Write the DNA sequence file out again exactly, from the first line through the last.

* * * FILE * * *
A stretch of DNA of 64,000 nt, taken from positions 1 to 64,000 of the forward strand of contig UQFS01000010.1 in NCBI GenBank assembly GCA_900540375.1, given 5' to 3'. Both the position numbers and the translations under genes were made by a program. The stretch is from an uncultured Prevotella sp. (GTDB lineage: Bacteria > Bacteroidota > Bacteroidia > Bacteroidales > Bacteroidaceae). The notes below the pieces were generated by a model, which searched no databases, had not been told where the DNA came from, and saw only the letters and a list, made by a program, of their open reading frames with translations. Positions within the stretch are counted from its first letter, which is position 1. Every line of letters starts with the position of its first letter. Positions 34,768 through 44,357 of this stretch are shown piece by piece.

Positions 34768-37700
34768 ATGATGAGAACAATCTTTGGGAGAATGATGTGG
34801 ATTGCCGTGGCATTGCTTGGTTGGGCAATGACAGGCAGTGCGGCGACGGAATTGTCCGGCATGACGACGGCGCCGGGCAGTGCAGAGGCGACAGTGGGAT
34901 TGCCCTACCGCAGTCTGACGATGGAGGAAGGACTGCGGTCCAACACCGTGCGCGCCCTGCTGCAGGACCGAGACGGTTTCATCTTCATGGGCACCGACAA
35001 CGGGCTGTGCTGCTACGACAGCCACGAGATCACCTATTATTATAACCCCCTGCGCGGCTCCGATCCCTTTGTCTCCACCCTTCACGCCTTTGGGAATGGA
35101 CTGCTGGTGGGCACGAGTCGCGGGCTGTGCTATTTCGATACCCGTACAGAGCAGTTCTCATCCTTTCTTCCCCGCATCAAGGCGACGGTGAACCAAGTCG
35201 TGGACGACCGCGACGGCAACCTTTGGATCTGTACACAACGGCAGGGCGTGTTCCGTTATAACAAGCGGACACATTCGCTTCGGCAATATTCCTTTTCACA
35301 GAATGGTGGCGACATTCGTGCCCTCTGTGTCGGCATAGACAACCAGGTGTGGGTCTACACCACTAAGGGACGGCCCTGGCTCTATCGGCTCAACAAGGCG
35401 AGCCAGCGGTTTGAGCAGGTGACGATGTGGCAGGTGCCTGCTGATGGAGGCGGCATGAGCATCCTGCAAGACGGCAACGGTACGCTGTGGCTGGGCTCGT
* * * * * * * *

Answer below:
A stretch of DNA of 64,000 nt, taken from positions 1 to 64,000 of the forward strand of contig UQFS01000010.1 in NCBI GenBank assembly GCA_900540375.1, given 5' to 3'. Both the position numbers and the translations under genes were made by a program. The stretch is from an uncultured Prevotella sp. (GTDB lineage: Bacteria > Bacteroidota > Bacteroidia > Bacteroidales > Bacteroidaceae). The notes below the pieces were generated by a model, which searched no databases, had not been told where the DNA came from, and saw only the letters and a list, made by a program, of their open reading frames with translations. Positions within the stretch are counted from its first letter, which is position 1. Every line of letters starts with the position of its first letter. Positions 34,768 through 44,357 of this stretch are shown piece by piece.

Positions 34768-37700
34768 ATGATGAGAACAATCTTTGGGAGAATGATGTGG
34801 ATTGCCGTGGCATTGCTTGGTTGGGCAATGACAGGCAGTGCGGCGACGGAATTGTCCGGCATGACGACGGCGCCGGGCAGTGCAGAGGCGACAGTGGGAT
34901 TGCCCTACCGCAGTCTGACGATGGAGGAAGGACTGCGGTCCAACACCGTGCGCGCCCTGCTGCAGGACCGAGACGGTTTCATCTTCATGGGCACCGACAA
35001 CGGGCTGTGCTGCTACGACAGCCACGAGATCACCTATTATTATAACCCCCTGCGCGGCTCCGATCCCTTTGTCTCCACCCTTCACGCCTTTGGGAATGGA
35101 CTGCTGGTGGGCACGAGTCGCGGGCTGTGCTATTTCGATACCCGTACAGAGCAGTTCTCATCCTTTCTTCCCCGCATCAAGGCGACGGTGAACCAAGTCG
35201 TGGACGACCGCGACGGCAACCTTTGGATCTGTACACAACGGCAGGGCGTGTTCCGTTATAACAAGCGGACACATTCGCTTCGGCAATATTCCTTTTCACA
35301 GAATGGTGGCGACATTCGTGCCCTCTGTGTCGGCATAGACAACCAGGTGTGGGTCTACACCACTAAGGGACGGCCCTGGCTCTATCGGCTCAACAAGGCG
35401 AGCCAGCGGTTTGAGCAGGTGACGATGTGGCAGGTGCCTGCTGATGGAGGCGGCATGAGCATCCTGCAAGACGGCAACGGTACGCTGTGGCTGGGCTCGT